5. Not Handling Incidents Correctly
- Have a process in place
Creating and documenting an incident management process is absolutely necessary, even if the process isn’t perfect. Be sure to review the incident-management document on an ongoing basis, too. Incident response should be defined relative to the severity of the incident— a minor latency blip and a total downtime event have different response workflows and expectations.
- Put everyone on-call
It’s becoming less and less common for companies to have dedicated on-call teams – instead, everyone who touches production code is expected to be reachable in the event of downtime. This requires a platform that can notify different people in different ways. What really matters is getting a hold of the right people at the right time.
6. Neglecting Monitoring and Alerting
- Start anywhere
The specific tool you use for monitoring is less important than just putting something in place. At PagerDuty, we use StatsD in concert with Datadog; open-source tools like Nagios can be just as effective. For application performance management, you might also look at a tool like New Relic or AppDynamics. There are hundreds of great monitoring tools out there, but the important thing is to get something in place and make sure you’re alerting on the exceptions that matter to you.
- Check externally
If uptime is important to you (and let’s face it, it always is), make sure you’re also running some sort of external check on your service or site, with a tool like NodePing or Ghost Inspector.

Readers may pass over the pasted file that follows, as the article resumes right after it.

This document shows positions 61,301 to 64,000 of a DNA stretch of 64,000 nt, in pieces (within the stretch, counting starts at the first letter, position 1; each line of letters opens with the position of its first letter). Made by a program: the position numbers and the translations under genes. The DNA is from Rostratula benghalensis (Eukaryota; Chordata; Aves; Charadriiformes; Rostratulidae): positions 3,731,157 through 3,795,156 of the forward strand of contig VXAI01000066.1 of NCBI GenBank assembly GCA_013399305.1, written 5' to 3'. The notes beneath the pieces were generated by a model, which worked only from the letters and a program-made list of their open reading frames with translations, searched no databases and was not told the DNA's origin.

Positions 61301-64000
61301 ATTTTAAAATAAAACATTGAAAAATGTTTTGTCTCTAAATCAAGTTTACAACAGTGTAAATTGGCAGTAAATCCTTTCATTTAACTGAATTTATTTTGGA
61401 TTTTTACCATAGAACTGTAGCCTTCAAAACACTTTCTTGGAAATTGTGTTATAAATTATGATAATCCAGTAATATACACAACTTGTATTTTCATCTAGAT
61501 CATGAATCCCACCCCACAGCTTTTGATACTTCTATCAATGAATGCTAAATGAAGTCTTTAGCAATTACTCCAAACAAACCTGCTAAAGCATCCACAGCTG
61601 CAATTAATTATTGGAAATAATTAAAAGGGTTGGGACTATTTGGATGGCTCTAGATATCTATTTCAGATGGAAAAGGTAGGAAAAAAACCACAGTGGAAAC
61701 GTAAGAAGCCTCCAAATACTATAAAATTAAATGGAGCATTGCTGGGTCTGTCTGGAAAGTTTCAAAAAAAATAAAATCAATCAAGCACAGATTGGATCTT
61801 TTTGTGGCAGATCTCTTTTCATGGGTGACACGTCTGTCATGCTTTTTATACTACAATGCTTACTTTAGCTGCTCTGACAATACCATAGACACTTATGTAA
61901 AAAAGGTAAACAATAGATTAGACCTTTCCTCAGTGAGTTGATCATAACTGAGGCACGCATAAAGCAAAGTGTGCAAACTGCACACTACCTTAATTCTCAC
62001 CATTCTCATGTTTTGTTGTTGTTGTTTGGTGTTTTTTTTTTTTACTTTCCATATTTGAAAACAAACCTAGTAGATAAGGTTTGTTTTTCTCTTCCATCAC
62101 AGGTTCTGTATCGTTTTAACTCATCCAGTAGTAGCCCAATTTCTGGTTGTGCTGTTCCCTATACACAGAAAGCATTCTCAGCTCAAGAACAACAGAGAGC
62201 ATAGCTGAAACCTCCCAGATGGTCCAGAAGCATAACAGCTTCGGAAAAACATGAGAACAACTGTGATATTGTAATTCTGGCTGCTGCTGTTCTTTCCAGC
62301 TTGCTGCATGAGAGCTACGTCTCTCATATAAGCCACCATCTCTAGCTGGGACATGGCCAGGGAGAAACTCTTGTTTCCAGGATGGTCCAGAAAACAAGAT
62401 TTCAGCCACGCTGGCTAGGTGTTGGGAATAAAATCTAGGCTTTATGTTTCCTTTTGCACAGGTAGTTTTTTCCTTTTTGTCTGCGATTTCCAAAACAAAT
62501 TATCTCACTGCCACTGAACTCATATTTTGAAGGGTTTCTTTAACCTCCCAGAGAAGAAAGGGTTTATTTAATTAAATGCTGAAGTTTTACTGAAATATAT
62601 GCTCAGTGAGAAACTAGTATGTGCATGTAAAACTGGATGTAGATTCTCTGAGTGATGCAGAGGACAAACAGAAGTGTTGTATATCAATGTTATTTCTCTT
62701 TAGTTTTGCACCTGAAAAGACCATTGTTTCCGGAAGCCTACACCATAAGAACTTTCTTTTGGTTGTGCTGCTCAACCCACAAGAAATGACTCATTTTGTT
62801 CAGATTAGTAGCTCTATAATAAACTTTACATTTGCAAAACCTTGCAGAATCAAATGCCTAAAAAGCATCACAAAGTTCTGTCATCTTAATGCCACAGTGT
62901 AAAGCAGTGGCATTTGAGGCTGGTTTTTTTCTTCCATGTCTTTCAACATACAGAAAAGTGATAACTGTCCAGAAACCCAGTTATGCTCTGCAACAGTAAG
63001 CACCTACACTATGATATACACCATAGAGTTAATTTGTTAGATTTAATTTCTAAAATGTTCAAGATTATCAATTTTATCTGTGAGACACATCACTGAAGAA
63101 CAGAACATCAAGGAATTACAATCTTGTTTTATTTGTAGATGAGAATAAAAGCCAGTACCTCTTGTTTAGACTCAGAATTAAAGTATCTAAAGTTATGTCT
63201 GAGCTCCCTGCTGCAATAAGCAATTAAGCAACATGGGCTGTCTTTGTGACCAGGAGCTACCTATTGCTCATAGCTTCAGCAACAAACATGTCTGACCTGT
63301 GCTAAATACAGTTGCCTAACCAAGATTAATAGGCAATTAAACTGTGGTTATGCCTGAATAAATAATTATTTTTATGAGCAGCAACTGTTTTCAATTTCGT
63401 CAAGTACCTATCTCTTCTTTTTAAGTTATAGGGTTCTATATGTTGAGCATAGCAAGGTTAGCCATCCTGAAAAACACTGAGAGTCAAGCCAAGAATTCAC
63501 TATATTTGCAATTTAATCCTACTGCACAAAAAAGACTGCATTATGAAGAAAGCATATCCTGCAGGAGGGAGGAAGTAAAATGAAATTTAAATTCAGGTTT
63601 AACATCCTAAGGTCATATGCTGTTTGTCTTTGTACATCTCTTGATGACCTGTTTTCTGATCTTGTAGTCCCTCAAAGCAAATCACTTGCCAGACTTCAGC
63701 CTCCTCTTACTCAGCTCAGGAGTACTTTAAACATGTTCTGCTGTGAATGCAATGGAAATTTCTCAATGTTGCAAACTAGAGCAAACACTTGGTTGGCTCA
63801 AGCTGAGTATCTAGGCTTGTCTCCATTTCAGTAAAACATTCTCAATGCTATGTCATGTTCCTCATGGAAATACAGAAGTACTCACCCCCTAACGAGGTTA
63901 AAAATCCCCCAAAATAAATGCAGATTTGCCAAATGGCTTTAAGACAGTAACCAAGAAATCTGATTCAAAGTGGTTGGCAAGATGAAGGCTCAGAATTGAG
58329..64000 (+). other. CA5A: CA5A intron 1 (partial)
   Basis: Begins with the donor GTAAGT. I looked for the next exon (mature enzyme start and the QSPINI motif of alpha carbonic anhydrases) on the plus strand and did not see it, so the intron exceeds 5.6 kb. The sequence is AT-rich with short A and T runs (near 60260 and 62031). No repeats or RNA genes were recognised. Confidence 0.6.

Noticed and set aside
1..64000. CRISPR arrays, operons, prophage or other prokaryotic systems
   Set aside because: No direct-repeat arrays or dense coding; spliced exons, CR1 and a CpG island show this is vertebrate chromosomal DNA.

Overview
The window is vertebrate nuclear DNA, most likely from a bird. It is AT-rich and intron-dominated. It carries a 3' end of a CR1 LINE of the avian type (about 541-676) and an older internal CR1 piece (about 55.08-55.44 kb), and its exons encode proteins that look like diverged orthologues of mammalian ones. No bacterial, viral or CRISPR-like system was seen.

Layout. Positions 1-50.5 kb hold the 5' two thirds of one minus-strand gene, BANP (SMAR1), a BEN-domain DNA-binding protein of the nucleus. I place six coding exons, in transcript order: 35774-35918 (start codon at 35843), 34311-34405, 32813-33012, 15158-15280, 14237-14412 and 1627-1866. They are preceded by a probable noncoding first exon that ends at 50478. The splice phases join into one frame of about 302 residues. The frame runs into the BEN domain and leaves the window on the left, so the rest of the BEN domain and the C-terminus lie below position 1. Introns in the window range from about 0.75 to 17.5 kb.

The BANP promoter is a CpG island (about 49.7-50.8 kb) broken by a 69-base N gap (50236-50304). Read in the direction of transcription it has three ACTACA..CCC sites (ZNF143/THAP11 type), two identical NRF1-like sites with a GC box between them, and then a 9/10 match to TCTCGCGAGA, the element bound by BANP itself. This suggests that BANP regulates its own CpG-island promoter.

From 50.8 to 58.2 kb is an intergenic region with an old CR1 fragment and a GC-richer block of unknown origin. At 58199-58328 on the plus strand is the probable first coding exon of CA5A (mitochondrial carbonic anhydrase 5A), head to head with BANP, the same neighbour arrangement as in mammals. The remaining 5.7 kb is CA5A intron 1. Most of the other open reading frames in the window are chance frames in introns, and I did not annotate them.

7. Failing to Maintain Backups
- Systematizing backups and restores
Just like monitoring and alerting, backing up your data is non-negotiable. Scheduling regular backups to S3 is an industry-standard practice today, and always have one more backup method than you think you need.And backups are useless if you can’t restore from them! At least once a month, try restoring your production dataset into a test environment to confirm that your backups are working as designed.
8. Ignoring High Availability Principles
- “Multiple” is the key.
Having multiple servers at every layer, multiple stateless app servers and multiple load balancers is a no-brainer. Only with multiple failover options can you truly say you’ve optimized for HA.
- Datastore design matters, too.
With multimaster data clusters like Cassandra, individual nodes can be taken out with absolutely no customer-facing impact. Clustered datastores are ideal in fast-moving deployment environments for this reason.
9. Falling Into Common Security Traps
- Relying solely on SSH
Use gateway boxes instead of SSH on your database servers and load balancers. You can run proxies through these gateways and lock traffic down if you suspect an incursion.
- Not configuring individual user accounts
When an employee leaves your organization, it’s nice to be able to revoke his or her access expediently. But there are other reasons to set people up with user accounts to your various tools. Someone’s laptop may get lost. An individual might need his password reset. It’s a lot easier to revoke or reset one user password than a master account password.
- Failing to activate encryption in dev
Making encryption a part of the development cycle helps you catch security-related bugs early in development. Plus, forcing devs to think constantly about security is simply a good practice.
These are just a few of the mistakes that operations teams can potentially make when managing change. There are millions more out there that you’re likely to run across, but these nine mistakes tend to be the most commonly seen, even at larger companies like Amazon and Netflix. By putting these best practices in place, you’ll help set your team up to effectively manage change.